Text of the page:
FAQs

What exactly is Pictorus?

Pictorus is a visual programming platform for developing software to run on hardware. It’s entirely cloud native. You connect Single Board Computers (like a Raspberry Pi or Jetson Nano) to our cloud, and then use our in-browser visual editor to diagram the logic you’d like your hardware to run. We then automatically compile your application for you and deploy it to your hardware. It's a "low code" editor for hardware projects.

Pictorus is meant for engineers trying to develop new devices, robots, you name it. Anything with sensors or actuators. We’re striving to make the visual coding paradigm so easy to use that advanced software expertise is not required to build powerful electronics. And we strive to create a compelling rapid iteration experience, where compilation and deployment to your devices takes seconds. It should be fun and easy to do software for hardware, finally.

Who is the target audience?

Our ideal users are engineers and hardware hobbyists who are comfortable with electronics, and are looking for an easy, powerful way to develop and deploy software to their devices. These are typically mechanical, electrical, aerospace, or software engineers. Often they come with Matlab/Simulink backgrounds. But anyone who is comfortable with soldering, following wiring diagrams and a spec sheet, understands basic programming concepts, and can do a few simple linux terminal commands should be able to jump right in!

Why is it called Pictorus?

We’re calling it “Pictorus” after a constellation in the southern sky - Latin for “the painter” and fitting for a product that lets you draw algorithms like flow charts, while code literally writes itself in the background.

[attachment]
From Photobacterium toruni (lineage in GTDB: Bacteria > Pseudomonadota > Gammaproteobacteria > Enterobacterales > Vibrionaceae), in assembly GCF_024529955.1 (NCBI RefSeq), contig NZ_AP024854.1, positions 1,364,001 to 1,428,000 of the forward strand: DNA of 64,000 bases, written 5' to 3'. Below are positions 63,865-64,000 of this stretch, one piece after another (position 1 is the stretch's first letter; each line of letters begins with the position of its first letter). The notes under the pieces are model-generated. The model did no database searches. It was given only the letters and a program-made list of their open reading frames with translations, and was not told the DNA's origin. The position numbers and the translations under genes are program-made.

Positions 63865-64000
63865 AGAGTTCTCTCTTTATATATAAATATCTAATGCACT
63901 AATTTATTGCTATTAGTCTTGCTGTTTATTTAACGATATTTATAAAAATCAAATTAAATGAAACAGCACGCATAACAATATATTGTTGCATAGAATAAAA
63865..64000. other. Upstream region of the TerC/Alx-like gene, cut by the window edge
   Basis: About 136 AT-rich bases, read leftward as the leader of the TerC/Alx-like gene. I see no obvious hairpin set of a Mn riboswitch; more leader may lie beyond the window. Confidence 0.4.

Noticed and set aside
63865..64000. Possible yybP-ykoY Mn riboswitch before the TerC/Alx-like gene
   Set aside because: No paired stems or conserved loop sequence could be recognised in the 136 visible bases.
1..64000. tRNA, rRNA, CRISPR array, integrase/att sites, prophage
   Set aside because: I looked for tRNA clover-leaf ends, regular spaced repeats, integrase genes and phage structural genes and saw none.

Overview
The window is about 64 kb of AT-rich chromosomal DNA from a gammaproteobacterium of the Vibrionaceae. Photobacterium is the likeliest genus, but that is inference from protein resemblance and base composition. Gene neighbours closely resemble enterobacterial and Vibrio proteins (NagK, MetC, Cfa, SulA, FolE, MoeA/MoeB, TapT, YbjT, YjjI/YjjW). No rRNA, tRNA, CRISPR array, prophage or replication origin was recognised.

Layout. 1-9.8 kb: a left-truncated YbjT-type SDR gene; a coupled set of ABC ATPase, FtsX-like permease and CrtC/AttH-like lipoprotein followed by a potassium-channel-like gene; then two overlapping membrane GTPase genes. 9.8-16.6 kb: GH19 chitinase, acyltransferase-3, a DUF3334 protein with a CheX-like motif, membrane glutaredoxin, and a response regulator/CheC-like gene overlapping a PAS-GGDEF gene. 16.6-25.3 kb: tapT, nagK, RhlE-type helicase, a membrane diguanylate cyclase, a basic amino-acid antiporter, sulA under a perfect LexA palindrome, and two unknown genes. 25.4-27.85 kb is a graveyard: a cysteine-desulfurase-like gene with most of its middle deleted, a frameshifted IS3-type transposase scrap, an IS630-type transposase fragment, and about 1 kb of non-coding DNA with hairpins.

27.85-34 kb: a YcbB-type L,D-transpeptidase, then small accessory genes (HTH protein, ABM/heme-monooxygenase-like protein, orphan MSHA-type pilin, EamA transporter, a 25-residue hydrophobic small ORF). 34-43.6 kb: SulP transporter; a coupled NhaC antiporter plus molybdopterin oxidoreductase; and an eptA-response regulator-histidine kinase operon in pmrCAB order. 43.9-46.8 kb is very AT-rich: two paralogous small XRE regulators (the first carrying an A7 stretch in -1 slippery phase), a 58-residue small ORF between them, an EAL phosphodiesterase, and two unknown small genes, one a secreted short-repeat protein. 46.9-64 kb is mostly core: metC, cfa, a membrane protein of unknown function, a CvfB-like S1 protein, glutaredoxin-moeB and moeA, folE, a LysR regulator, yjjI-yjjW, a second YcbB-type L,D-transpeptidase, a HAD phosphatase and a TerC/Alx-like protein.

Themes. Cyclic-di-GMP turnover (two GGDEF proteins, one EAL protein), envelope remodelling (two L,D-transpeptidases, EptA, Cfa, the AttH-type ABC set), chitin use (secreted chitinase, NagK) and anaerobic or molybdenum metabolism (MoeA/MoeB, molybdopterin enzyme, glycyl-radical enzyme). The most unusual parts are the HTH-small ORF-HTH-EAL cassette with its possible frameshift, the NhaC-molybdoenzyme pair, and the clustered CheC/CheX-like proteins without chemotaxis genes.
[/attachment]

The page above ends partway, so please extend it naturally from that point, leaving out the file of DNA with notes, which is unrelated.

Will Pictorus continue to be free?

We absolutely will continue to provide a compelling free tier of our product as part of our general release. We believe strongly that one of the big problems with our sector is the inaccessibility of this kind of tooling for small teams and individuals. Paying customers will be those who have enterprise-level needs, or require more data/connectivity/device management than is feasible to support for free. But we will always provide our core product for free.

Will Pictorus be Open Source?

Eventually, mostly. We don’t want the core components to be mysterious black boxes. In fact, a big part of our long term vision is to allow modifying block functionality, tailored to a user's specific needs. By our general release (after beta), the goal is to have all block source code visible to the public and open for pull requests. The secret sauce we will keep proprietary (for now) is our code generator, which analyzes the diagram you draw in the browser and converts it into an application composed of those open source blocks. We believe strongly in the open source ethos, so as the product evolves, we’ll continue to explore ways in which a sustainable business (which covers the cost of free tier users) can thrive if we sought to open source more of the platform.

What do I need to get started?